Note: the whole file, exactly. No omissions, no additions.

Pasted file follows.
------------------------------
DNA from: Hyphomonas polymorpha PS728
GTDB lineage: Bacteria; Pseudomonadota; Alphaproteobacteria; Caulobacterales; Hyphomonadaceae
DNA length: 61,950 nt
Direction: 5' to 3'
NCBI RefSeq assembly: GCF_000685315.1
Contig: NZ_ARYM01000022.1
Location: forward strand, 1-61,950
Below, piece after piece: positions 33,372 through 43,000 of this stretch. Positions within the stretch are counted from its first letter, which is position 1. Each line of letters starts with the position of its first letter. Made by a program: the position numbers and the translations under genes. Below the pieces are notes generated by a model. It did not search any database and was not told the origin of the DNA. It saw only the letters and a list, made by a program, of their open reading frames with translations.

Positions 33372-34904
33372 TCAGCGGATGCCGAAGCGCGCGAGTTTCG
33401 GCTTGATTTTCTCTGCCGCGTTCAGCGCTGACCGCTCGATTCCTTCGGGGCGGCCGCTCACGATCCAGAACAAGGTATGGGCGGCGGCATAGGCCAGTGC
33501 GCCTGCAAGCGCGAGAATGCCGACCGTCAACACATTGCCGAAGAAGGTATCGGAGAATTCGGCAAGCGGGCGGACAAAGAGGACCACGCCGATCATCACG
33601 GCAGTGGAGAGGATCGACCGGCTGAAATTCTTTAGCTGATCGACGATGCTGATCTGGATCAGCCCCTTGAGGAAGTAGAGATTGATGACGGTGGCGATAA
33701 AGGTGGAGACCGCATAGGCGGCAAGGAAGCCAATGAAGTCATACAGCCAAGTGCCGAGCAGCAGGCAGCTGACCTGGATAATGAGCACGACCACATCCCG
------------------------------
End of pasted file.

DNA from: Hyphomonas polymorpha PS728
GTDB lineage: Bacteria; Pseudomonadota; Alphaproteobacteria; Caulobacterales; Hyphomonadaceae
DNA length: 61,950 nt
Direction: 5' to 3'
NCBI RefSeq assembly: GCF_000685315.1
Contig: NZ_ARYM01000022.1
Location: forward strand, 1-61,950
Below, piece after piece: positions 33,372 through 43,000 of this stretch. Positions within the stretch are counted from its first letter, which is position 1. Each line of letters starts with the position of its first letter. Made by a program: the position numbers and the translations under genes. Below the pieces are notes generated by a model. It did not search any database and was not told the origin of the DNA. It saw only the letters and a list, made by a program, of their open reading frames with translations.

Positions 33372-34904
33372 TCAGCGGATGCCGAAGCGCGCGAGTTTCG
33401 GCTTGATTTTCTCTGCCGCGTTCAGCGCTGACCGCTCGATTCCTTCGGGGCGGCCGCTCACGATCCAGAACAAGGTATGGGCGGCGGCATAGGCCAGTGC
33501 GCCTGCAAGCGCGAGAATGCCGACCGTCAACACATTGCCGAAGAAGGTATCGGAGAATTCGGCAAGCGGGCGGACAAAGAGGACCACGCCGATCATCACG
33601 GCAGTGGAGAGGATCGACCGGCTGAAATTCTTTAGCTGATCGACGATGCTGATCTGGATCAGCCCCTTGAGGAAGTAGAGATTGATGACGGTGGCGATAA
33701 AGGTGGAGACCGCATAGGCGGCAAGGAAGCCAATGAAGTCATACAGCCAAGTGCCGAGCAGCAGGCAGCTGACCTGGATAATGAGCACGACCACATCCCG